The fungi season starts in March with the emergence of morels on waste ground – surely one of our most delicious species?
Mention wild mushrooms and most people think automatically of autumnal dead leaves and the hint of frost to come. In reality, Keats’ season of mellow fruitfulness is the peak of a long fungal drum roll which kicks off now.
At any second millions of our most valuable wild mushrooms will burst forth along railway lines, waste ground and even on golf courses, only to fade and rot, ignored by passers by. Yet only yards away their mere mention as an ingredient can double the price of a restaurant dish: try switching the name of chicken supreme to poussin aux morrilles.
Most chefs would rate the morel second only to the truffle in the taste rankings, although aesthetes would retort only a wizened black truffle could be uglier. They both have a point. The morel has a superbly aromatic flavour, but its thick white stalk is topped with a brown honeycombed cap which resembles a brain coral. As it ages, this fades to yellow and becomes deeply pitted, looking anything but appetising – until, that is, they have been through the hands of a sympathetic chef.
These mushrooms are fungal opportunists, springing up on any suitable ground, although they generally prefer sandy alkaline soils. They can grow beneath both conifers and deciduous trees (particularly ash), but are equally at home in the open – golf links are a favourite habitat. They also have a liking for aftermath of devastating fires, for the combination of bare soil and plenty of potash rich ash creates the perfect conditions. As a result they can grow around bonfires and flushed in huge numbers on London bombsites after the Blitz, nourished by lime from the fire-baked mortar. In the same vein, American websites list forest fire co-ordinates, knowing full well that two years later these are likely to be rich in morels.
Yet despite their bizarre appearance, wide distribution and love of destruction, morels are anything but easy to find. The otherwise conspicuous pale stalk is often masked by grass or foliage, while the muted, pitted, cap blends in with most backgrounds. They can grow in profusion, however, so once the first find is made, search hard – particularly along the path of prevailing winds – to find more.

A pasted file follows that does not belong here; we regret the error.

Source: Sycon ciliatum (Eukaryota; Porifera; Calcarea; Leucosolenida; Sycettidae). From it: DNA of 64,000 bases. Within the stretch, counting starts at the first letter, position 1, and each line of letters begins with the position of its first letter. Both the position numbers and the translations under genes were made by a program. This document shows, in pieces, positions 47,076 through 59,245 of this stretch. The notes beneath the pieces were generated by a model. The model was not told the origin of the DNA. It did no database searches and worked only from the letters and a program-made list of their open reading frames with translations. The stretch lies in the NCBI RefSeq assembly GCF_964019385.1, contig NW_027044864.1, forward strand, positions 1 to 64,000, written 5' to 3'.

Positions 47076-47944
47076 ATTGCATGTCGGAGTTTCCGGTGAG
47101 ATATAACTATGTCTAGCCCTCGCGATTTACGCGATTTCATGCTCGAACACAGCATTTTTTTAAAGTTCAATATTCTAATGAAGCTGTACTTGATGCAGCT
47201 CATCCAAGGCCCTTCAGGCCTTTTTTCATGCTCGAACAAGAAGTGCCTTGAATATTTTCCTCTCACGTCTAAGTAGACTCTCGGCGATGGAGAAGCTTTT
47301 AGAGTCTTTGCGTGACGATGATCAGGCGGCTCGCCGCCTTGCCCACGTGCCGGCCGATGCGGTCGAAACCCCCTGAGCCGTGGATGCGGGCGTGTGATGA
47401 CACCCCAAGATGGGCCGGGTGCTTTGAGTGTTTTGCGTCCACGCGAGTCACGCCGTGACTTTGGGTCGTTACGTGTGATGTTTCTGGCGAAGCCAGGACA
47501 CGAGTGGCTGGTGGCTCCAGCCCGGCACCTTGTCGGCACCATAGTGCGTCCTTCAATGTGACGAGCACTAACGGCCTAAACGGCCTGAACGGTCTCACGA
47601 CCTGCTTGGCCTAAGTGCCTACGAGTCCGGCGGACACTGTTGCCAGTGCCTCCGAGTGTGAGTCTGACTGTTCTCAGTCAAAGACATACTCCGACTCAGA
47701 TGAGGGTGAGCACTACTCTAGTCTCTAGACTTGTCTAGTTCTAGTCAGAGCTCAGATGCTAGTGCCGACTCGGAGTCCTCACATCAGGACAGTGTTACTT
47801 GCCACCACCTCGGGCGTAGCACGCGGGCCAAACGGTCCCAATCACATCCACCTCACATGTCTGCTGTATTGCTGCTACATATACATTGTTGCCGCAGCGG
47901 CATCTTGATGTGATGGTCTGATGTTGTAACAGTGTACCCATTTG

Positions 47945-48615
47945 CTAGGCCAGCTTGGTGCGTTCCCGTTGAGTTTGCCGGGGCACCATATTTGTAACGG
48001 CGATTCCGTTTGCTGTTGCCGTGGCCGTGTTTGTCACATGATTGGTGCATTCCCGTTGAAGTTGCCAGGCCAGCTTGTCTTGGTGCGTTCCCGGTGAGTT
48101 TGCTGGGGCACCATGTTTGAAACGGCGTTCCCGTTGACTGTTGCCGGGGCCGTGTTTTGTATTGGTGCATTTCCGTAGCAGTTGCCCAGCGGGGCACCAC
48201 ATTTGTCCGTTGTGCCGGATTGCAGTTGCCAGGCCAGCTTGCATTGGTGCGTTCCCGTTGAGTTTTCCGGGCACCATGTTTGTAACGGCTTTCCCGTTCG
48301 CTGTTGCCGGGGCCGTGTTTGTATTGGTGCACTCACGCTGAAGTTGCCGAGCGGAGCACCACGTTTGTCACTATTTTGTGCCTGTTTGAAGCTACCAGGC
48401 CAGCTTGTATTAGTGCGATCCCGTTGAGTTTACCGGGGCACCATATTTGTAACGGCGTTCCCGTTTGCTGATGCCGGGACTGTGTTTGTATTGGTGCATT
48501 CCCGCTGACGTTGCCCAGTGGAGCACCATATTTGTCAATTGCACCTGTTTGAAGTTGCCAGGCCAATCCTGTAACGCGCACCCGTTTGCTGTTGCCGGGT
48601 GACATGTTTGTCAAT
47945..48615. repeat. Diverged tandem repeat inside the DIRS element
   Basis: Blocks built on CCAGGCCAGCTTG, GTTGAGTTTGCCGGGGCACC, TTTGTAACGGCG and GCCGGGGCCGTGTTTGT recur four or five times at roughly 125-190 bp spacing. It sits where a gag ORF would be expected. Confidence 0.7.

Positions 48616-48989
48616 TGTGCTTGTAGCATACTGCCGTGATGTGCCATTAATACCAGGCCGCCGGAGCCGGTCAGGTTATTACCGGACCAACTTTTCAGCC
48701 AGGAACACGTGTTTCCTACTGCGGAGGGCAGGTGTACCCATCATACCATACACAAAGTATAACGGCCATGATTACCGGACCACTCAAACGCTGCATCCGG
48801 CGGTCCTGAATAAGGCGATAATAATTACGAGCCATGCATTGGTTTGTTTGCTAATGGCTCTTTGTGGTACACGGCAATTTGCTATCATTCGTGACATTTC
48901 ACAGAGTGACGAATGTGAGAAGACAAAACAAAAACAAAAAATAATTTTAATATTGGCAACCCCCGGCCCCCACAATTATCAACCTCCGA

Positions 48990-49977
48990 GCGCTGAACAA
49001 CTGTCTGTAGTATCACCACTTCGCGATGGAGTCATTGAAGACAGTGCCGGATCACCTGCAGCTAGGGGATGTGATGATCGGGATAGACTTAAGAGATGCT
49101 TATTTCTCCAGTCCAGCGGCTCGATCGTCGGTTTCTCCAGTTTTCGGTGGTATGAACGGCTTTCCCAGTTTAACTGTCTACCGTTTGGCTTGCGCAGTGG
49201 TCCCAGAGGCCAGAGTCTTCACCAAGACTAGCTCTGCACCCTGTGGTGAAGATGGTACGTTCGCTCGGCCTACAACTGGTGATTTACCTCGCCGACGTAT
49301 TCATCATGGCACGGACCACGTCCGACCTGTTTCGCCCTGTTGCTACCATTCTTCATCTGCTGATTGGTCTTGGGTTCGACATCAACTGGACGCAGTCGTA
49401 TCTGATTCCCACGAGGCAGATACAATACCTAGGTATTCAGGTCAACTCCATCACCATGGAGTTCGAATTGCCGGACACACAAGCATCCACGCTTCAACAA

Until recently, edible morels were divided into half a dozen species – a fact still reflected in most guide books. Mycology is barely a century old, however, and the experts keep changing their minds. Current thinking says there is just one main species, with regional variations of cap colour, size and shape. Grouping them all together causes less surprise among gastronomes, for cooks have always treated each variation with the same degree of veneration. One word of warning, however: there is a poisonous look-alike, the false morel. This usually grows under conifers and its cap is actually more deeply convoluted than pitted, resembling a brain – but more importantly, its stalk is divided into several chambers rather than one large cavity.
If you are fortunate enough to find a patch of the real McCoy, collect them carefully, cutting the stalks at ground level with a knife. Once home, the easiest way is to clean the mushrooms carefully with a brush (do not wash – this devastates the delicate flavour of any wild mushroom). It is also a good idea to halve each to check no insects are hiding in the stem. Then thread with cotton and hang in a warm, dry, dark place (an airing cupboard is ideal) until dry. This usually takes about a day after which they can be stored indefinitely in airtight jars. As with all dried mushrooms, use by steeping in near-boiling water for 15 minutes, reserving the liquid to use as stock (the reconstituted flesh is actually of secondary value).
Fresh or dried, morels can be very indigestible when raw, so they should always be cooked. This breaks down the tougher proteins, to release a wonderful flavour which is particularly good in sauces. While they work well with white meats like chicken, they also go well with dairy produce and Jane Grigson’s Mushroom Feast gives a particularly mouth-watering recipe for tartlets filled with morel-flavoured Mornay sauce.
Whether using dried or fresh, however, their superb flavour could instantly convert even the most fungi-phobic Briton into a fanatical mushroom hunter. The idea that such choice ingredients are there for the taking then leads to a whole new dimension to an April walk. And, here comes the usually overlooked wild mushroom health warning – forays are seriously addictive: find enough mushrooms to flavour one dish and your Spring walks will never be the same.
This article is reproduced by kind permission of Daniel Butler www.fungiforays.co.uk